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THE EARLY MATURITY OF LIVE STOCK.
By HENRY EVERSHED,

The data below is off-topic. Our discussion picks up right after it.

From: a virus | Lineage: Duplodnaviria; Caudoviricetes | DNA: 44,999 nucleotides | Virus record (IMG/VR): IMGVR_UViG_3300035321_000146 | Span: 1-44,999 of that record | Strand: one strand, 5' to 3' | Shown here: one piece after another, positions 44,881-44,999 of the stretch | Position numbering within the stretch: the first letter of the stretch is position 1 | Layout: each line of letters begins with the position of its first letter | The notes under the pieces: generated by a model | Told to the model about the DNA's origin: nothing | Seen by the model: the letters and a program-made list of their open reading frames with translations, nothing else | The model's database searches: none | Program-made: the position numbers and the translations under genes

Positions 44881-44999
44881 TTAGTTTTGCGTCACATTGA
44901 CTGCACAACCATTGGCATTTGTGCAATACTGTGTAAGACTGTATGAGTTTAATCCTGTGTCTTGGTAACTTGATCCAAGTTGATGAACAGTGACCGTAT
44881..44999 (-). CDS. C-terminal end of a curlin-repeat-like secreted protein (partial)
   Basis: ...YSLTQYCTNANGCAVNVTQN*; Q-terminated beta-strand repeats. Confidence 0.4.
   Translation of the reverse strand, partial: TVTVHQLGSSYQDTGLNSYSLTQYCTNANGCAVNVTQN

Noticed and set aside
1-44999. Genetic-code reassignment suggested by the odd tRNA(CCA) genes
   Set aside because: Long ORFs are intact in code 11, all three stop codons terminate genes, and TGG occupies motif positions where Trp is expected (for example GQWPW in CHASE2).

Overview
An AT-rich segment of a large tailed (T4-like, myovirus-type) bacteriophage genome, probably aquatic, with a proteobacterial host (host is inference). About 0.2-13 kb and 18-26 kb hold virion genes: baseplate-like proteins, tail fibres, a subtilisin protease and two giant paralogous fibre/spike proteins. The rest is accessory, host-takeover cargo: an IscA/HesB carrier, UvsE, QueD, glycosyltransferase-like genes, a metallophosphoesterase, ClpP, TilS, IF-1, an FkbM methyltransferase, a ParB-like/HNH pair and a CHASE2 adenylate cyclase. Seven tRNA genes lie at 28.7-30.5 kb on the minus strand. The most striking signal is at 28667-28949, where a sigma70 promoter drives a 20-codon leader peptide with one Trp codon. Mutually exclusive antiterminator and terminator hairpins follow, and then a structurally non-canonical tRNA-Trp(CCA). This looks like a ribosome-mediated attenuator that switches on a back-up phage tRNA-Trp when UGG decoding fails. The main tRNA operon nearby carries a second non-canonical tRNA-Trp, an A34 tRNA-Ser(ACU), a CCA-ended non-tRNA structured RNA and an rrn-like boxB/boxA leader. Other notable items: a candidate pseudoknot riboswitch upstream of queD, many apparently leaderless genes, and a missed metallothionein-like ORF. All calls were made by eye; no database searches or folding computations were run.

The well-known Author of various articles, papers, and pamphlets on Agricultural Crops, Stock, &c., in the “Journal of the Royal Agricultural Society of England,” the Agricultural Newspapers, A’ertiews, &c.